David Sterratt’s article ‘Piecing together what's gone wrong’ (12.4.16) was well written, well researched.
It seems to me we need a clear detailed explanation (like his) of how safety is being determined. We are in the hands of experts, but even experts should be accountable. Clearly, the experts got it wrong before, both in the original build and in the investigation of the same problem at Lourdes Primary in 2012.
Some of the problem is there for all to see at Oxgangs Primary: the photo below shows that ties were fitted between the two skins of masonry. By scaling from the photo, the density of ties is (or was) ~3 per sq m, which aligns with building standards. Worryingly, they have all pulled out of the brickwork and been left behind, so one wonders if they were properly bonded in the bricks. How this can be checked?
I can’t see any evidence in the photo of ties to the steel structure. Nor do I know what was intended or required in this respect. But since the inner wall is intact, it would have provided an anchor – so ties to the steelwork may be irrelevant.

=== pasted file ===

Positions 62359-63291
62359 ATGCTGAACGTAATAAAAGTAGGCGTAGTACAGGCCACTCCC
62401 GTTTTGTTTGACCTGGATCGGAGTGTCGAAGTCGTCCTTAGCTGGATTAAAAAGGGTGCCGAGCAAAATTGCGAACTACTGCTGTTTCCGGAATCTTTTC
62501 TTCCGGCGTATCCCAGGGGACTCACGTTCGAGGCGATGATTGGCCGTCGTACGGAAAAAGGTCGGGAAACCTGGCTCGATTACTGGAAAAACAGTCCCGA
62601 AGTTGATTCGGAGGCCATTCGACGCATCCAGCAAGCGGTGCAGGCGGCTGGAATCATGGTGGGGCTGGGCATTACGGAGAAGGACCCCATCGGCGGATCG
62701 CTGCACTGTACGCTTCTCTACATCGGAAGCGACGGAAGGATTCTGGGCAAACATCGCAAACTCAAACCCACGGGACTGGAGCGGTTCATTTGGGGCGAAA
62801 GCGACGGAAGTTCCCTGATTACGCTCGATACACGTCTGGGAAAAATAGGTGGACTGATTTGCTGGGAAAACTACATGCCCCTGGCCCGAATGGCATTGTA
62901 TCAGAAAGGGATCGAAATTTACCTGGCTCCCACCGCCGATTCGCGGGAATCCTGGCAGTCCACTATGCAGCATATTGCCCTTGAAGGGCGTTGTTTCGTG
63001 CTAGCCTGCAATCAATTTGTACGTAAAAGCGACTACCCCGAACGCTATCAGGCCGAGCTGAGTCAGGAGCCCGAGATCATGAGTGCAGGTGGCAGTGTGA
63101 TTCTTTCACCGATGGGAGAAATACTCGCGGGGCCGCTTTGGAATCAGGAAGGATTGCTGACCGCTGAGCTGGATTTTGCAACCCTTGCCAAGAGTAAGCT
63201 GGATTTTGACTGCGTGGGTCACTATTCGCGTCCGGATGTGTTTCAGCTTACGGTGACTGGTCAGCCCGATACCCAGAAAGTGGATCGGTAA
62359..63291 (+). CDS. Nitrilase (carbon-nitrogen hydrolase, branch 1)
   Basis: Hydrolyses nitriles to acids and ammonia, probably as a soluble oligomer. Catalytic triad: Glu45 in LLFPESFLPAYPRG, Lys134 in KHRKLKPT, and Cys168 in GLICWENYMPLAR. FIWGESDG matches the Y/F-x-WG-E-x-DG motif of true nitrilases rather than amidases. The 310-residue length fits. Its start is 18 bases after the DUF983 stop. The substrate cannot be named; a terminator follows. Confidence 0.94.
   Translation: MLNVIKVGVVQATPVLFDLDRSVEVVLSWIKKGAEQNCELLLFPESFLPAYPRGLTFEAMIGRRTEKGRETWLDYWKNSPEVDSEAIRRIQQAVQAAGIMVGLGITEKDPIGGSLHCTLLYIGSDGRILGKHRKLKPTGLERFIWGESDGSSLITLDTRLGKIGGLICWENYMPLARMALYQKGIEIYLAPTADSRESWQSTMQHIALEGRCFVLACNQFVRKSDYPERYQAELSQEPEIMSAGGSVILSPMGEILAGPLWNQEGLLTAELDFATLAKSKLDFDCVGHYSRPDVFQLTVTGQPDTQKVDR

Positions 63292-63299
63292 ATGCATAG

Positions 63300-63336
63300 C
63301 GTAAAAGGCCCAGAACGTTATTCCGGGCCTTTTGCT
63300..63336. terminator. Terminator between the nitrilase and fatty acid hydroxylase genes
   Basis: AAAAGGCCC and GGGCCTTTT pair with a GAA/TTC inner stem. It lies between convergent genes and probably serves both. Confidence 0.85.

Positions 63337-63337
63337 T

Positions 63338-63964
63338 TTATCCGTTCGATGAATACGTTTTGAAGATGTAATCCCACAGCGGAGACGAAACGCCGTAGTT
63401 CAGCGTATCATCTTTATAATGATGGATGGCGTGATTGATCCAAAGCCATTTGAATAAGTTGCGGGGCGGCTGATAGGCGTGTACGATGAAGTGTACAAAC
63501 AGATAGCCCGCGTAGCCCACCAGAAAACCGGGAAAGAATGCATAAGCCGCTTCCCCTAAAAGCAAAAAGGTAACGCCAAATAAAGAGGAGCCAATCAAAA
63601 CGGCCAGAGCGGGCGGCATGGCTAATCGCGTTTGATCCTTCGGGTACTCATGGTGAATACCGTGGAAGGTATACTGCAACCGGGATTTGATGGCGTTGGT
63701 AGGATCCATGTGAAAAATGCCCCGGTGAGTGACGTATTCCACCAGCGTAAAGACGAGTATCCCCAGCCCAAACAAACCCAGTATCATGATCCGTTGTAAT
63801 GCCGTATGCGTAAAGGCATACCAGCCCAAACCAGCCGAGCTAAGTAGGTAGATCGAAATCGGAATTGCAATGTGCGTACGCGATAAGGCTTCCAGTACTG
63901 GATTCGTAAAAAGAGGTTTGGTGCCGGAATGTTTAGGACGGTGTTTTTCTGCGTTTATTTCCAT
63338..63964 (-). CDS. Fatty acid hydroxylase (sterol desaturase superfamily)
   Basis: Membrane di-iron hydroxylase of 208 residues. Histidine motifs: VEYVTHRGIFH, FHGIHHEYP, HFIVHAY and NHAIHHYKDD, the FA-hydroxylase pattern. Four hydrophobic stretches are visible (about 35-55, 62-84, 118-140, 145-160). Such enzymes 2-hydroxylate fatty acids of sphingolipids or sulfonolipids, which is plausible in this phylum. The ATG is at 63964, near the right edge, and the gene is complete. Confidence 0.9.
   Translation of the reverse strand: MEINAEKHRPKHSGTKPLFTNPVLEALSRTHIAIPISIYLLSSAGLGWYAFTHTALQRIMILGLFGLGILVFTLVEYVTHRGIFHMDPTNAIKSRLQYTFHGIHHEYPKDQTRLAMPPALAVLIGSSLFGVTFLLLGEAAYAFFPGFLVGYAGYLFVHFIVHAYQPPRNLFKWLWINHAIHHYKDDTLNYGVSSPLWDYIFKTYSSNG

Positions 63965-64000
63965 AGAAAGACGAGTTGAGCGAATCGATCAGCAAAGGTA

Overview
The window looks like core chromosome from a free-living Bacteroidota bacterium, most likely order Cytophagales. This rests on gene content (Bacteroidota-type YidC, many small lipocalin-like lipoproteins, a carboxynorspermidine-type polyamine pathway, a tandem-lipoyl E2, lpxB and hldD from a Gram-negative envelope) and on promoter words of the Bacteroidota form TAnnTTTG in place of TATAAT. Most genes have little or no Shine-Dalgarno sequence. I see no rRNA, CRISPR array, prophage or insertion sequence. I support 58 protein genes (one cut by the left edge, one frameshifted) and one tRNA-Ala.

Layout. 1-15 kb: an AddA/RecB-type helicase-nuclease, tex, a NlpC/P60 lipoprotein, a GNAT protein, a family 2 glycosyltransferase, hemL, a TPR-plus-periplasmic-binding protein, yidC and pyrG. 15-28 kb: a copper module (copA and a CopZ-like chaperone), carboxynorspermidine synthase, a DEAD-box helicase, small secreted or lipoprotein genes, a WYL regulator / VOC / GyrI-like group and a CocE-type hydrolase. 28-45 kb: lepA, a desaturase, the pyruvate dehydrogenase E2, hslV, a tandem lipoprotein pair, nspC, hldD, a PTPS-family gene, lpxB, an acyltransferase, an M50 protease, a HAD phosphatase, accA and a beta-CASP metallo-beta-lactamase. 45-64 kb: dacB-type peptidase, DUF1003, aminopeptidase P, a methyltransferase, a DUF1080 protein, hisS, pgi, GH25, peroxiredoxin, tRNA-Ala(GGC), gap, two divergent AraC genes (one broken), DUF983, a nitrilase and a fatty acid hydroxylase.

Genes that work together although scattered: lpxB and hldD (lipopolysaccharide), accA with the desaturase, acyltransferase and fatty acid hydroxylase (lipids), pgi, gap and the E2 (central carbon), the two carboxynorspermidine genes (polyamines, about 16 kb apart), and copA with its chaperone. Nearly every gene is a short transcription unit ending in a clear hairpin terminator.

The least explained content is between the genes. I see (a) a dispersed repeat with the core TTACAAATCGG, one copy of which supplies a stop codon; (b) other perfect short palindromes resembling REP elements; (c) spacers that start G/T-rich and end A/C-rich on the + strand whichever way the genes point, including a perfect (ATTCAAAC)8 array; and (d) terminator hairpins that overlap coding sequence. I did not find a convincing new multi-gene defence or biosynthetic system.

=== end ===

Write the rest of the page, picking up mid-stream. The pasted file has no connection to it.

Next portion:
So, do engineers really know/understand why the wall at Oxgangs collapsed in high winds? I would have thought that there are large margins of safety, so are a few missing ties really the whole explanation? Quoting from the article attached here: ‘Brick veneer is frequently blown off walls of residential and commercial buildings ….’
Personally, I would give these brick walls a wide berth during high winds. (I’ll be in Drummond today, helping with an Engineering Science class, but the forecast looks good so no worries.)
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Dominic Berry It's funny how schools built in Victorian times or earlier stay standing for ever, whereas many of those built recently start falling down almost immediately. And it isn't only schools: a few years ago beams kept on falling off the ceiling of the debating chamber in the Scottish Parliament. We replace old buildings at our peril!